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How Many Treats Per Day for a Dog? How to Calculate for Your Pup! | Pupford

November 7th, 2023

Filed under Podcasts

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Treats are part of every dog’s life, but how many treats per day can your dog have?!

54% of dogs are either overweight or obese. And unfortunately, treats are often a big culprit of this problem!

So, let’s break down how many treats your dog can safely consume AND more importantly, how you can find that number for your specific pup! Because just talking about the 10% rule for treats isn’t enough!

Here’s what we will cover:

  1. Dog body condition score
  2. Calculating your dog’s caloric needs
  3. The 10% rule
  4. The treats you choose REALLY matter

Let’s dive into the article! 👇


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a pup parent consulting their veterinarian about how many treats their dog should have

A quick & important disclaimer, you should consult your veterinarian whenever looking at changing your dog’s diet.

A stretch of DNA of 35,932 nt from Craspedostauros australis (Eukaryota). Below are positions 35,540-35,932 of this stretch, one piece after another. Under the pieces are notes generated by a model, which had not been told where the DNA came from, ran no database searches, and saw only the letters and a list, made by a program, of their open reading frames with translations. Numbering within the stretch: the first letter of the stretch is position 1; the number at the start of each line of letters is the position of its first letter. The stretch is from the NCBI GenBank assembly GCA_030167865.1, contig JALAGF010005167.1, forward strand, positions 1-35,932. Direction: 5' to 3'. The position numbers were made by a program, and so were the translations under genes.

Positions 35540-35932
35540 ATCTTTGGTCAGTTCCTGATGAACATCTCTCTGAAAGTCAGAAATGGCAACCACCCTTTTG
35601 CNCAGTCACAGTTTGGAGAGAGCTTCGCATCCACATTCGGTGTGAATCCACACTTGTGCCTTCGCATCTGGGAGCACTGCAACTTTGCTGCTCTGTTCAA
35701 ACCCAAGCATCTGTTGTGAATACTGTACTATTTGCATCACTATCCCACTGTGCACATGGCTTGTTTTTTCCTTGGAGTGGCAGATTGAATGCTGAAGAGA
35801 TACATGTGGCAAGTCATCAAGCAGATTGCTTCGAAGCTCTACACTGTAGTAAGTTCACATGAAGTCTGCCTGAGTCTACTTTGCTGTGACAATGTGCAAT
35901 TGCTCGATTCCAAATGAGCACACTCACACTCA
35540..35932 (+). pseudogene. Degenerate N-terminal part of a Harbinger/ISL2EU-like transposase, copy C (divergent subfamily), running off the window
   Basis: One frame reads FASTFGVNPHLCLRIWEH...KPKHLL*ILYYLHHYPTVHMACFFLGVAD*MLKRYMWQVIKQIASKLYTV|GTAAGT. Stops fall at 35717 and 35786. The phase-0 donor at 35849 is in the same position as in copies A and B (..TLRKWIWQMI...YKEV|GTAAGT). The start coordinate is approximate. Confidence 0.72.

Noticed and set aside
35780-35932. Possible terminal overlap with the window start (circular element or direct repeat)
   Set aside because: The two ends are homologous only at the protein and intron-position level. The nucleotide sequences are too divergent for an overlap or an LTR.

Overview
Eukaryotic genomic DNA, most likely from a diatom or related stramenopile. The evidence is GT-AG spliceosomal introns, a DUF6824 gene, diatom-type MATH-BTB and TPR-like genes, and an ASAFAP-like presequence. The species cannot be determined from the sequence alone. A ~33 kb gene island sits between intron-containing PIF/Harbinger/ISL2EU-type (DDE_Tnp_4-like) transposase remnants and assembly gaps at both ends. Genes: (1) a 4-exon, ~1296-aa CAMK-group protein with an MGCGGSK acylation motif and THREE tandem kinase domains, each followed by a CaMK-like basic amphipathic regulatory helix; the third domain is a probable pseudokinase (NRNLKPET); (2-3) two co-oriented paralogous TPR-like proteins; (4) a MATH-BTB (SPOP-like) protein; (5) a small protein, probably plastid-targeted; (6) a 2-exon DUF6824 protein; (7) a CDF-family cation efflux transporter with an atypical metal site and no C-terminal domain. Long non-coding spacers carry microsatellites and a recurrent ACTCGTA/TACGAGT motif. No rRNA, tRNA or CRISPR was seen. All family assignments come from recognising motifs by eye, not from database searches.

Your vet can give you a more accurate picture of your dog’s health, weight range, and information specific to your pup’s needs.

So, talk to your vet!


Before determining how many treats per day your dog can have, you need to know where they fall on the Body Condition Score Chart.

This chart, provided by the World Small Animal Veterinary Association, gives a snapshot of how you can assess your dog’s current body condition. You should consult your veterinarian, but also can run this test from your own home to see where your dog lands in comparison to their ideal weight and fitness.

body condition score for determining healthy weight for a dog

It ranges from 1-9 and you ideally want your dog to score a 4 or 5. A score of 1 means your dog is extremely underweight. A score 9 of means your dog is obese.

Here’s a quick breakdown of what each score on the Body Condition Score Chart looks like:

  1. Under Ideal - Ribs, lumbar vertebrae, pelvic bones, and all bony prominences evident from a distance. No discernible body fat. Obvious loss of muscle mass.
  2. Under Ideal - Ribs, lumbar vertebrae, and pelvic bones are easily visible. No palpable fat. Some evidence of other bony prominences. Minimal loss of muscle mass.